Local News

  • Future of Calabash fire department hot topic at town and joint meetings

    CALABASH—The future of the Calabash Fire Department is getting closer scrutiny, with a joint town meeting scheduled Friday.

    “Not-for-profits are not surviving,” Calabash Commissioner Cecelia Herman said at town commissioners’ monthly meeting Tuesday night, noting the possibility of “municipalization” of the fire department will be discussed.

    The joint meeting with Carolina Shores commissioners is slated for 9 a.m. this Friday, May 15, at the Calabash Fire Department on Persimmon Road.

  • Sunset Beach council denies request to use vehicle on beach

    SUNSET BEACH—A resident’s quest to use a vehicle on the beach for research has failed to garner the approval of Sunset Beach Town Council.

    At their May 4 meeting, council members voted to deny the proposed amendment requested by Jo O’Keefe of Carolina Shores.

    O’Keefe sought permission from the town to use a vehicle on the strand because she is physically handicapped and does research from “institutes all over the world,” Sunset Beach Mayor Ronald Klein noted at council’s April meeting.

  • Commissioner urges county to seek stimulus funds for foreclosure prevention

    Brunswick County Commissioner Charles Warren wants to keep people in their homes.

    Last week, Warren announced he wanted the county to pursue stimulus money aimed at foreclosure assistance programs—a move he says helps homeowners and the county.

    “Taxes are the No. 1 issue in the county. But the idea is we need taxes to run the county,” Warren said. “It would also provide resources to the homeowners so they can pay their taxes and stay in their homes, which would benefit the county.”

  • Change-of-government proposal draws fire in Carolina Shores

    CAROLINA SHORES—A full-house crowd turned out for a 45-minute public hearing Monday regarding a proposal to change the town’s mayor-council form of government to a council-manager form.

    About a dozen residents brought comments and questions, several asking about and voicing support for Mayor Stephen Selby, who is out of town and did not attend the meeting. Mayor Pro Tem Jack Csernecky presided over the meeting in Selby’s absence.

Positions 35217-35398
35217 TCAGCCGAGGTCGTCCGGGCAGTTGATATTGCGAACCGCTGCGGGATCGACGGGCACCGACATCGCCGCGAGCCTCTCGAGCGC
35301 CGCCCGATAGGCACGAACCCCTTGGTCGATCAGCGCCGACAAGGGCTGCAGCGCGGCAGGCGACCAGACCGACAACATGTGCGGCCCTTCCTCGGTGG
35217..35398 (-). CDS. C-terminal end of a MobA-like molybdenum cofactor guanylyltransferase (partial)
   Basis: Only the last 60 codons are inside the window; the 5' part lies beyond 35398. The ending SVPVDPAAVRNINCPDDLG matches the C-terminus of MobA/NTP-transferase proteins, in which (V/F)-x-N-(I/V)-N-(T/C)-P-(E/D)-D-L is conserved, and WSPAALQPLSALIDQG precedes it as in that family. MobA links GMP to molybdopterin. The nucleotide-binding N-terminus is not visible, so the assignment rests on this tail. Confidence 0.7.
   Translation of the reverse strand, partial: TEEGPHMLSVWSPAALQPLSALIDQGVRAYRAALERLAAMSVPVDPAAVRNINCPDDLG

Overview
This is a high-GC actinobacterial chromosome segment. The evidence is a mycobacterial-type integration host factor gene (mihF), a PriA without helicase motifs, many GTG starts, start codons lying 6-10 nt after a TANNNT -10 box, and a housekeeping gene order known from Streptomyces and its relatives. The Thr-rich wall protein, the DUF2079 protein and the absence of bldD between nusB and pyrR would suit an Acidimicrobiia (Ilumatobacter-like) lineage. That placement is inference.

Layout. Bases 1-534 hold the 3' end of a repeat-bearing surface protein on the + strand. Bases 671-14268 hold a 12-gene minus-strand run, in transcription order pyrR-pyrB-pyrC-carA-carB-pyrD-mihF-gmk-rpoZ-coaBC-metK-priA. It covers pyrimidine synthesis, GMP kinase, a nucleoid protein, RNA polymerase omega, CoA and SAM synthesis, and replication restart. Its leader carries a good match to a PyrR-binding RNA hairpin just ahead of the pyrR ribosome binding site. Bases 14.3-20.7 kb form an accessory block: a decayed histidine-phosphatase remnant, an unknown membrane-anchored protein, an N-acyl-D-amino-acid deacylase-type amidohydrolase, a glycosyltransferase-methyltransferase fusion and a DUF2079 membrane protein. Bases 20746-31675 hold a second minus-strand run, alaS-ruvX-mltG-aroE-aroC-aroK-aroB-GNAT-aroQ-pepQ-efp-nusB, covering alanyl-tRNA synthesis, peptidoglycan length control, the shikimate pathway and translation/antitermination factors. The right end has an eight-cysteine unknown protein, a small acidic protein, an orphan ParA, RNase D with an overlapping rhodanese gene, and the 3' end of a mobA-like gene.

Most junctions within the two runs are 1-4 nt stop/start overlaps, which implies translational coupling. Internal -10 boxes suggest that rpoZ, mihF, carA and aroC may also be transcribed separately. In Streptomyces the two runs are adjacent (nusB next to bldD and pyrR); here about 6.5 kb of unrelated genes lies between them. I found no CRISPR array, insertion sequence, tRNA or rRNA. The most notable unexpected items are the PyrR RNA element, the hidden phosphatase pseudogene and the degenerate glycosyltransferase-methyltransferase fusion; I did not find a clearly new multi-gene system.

• Senate passes smoking bill; House must agree to changes

    The N.C. Senate has passed a bill prohibiting smoking in bars and restaurants, eliminating several “loopholes” in the bill passed by the House. However, the proposed legislation does not ban smoking in all workplaces.

    On Monday, the Senate passed the “Prohibit Smoking in Certain Public Places” bill to ban smoking in eating establishments. The bill originally proposed would have called for a ban on smoking in all public places, with the exception of certain tobacco shops.

  • Calabash EMS chief placed on involuntary leave pending financial investigation

    CALABASH—Calabash Volunteer Emergency Medical Services Chief J.P. Knott has been placed on involuntary leave pending an investigation into financial discrepancies within the department.

    Calabash EMS board president Ray Little said the action came at a specially called May 4 board meeting. The next morning, Little alerted the Brunswick County Sheriff’s Office, which is conducting an investigation, and Randy Thompson, director of Brunswick County Emergency Services.

  • Town's first-ever Bike Week event off and running

    The first couple of days of the Harley-Davidson event in Shallotte, the windy and rainy weather made it somewhat difficult for vendors to attract customers, but once the sun came out, business began picking up, vendors said.

    By Tuesday, the parking lot at Beach House Harley Davidson/Buell on U.S. 17 was full of shiny motorcycles and their leather-clad riders stopping to get a look at the various items for sale on the adjacent property and in the store.

  • New Shallotte Food Lion opens this week

    The new, larger Shallotte Food Lion store, opening this week at 301 South Willis Drive, will encompass 34,928 square feet and contain expanded departments, larger aisles and more fresh items, staffers say.

    Tammy Worthington, also the manager of the former location in Shallotte Plaza, said she and her staff worked “long, hard days” over the past week to prepare the new store for its Wednesday morning grand opening.

    The Shallotte store also added an additional 30 employees to its roster.

  • BSRI to close senior sites for four days due to dwindling funds

    Brunswick Senior Resources Inc., which provides meals and other programs for senior citizens in need, has announced it must take “drastic action” in May and June to make its finances last until the end of the fiscal year.

    To do so, BSRI director Jim Russell has announced all senior centers and nutrition sites will be closed two Fridays in May and two in June—May 15 and 29 and June 12 and 26.

    The BSRI staff will be furloughed during the closures, and all other BSRI programs will not operate those days.

  • Alleged attempted rapist's case dismissed after state's only witness flees

    BOLIVIA—The 12-year-old victim of an alleged attempted first-degree rape returned to her native Mexico before Virginio Colin Isidoro went to trial, leaving the district attorney’s office without its only witness and without a case.

    Assistant District Attorney Meredith Everhart said all charges against 37-year-old Isidoro were dismissed when the girl left the country with her mother and sister, before the trial began in April.

    The Brunswick Beacon does not identify victims of sex crimes.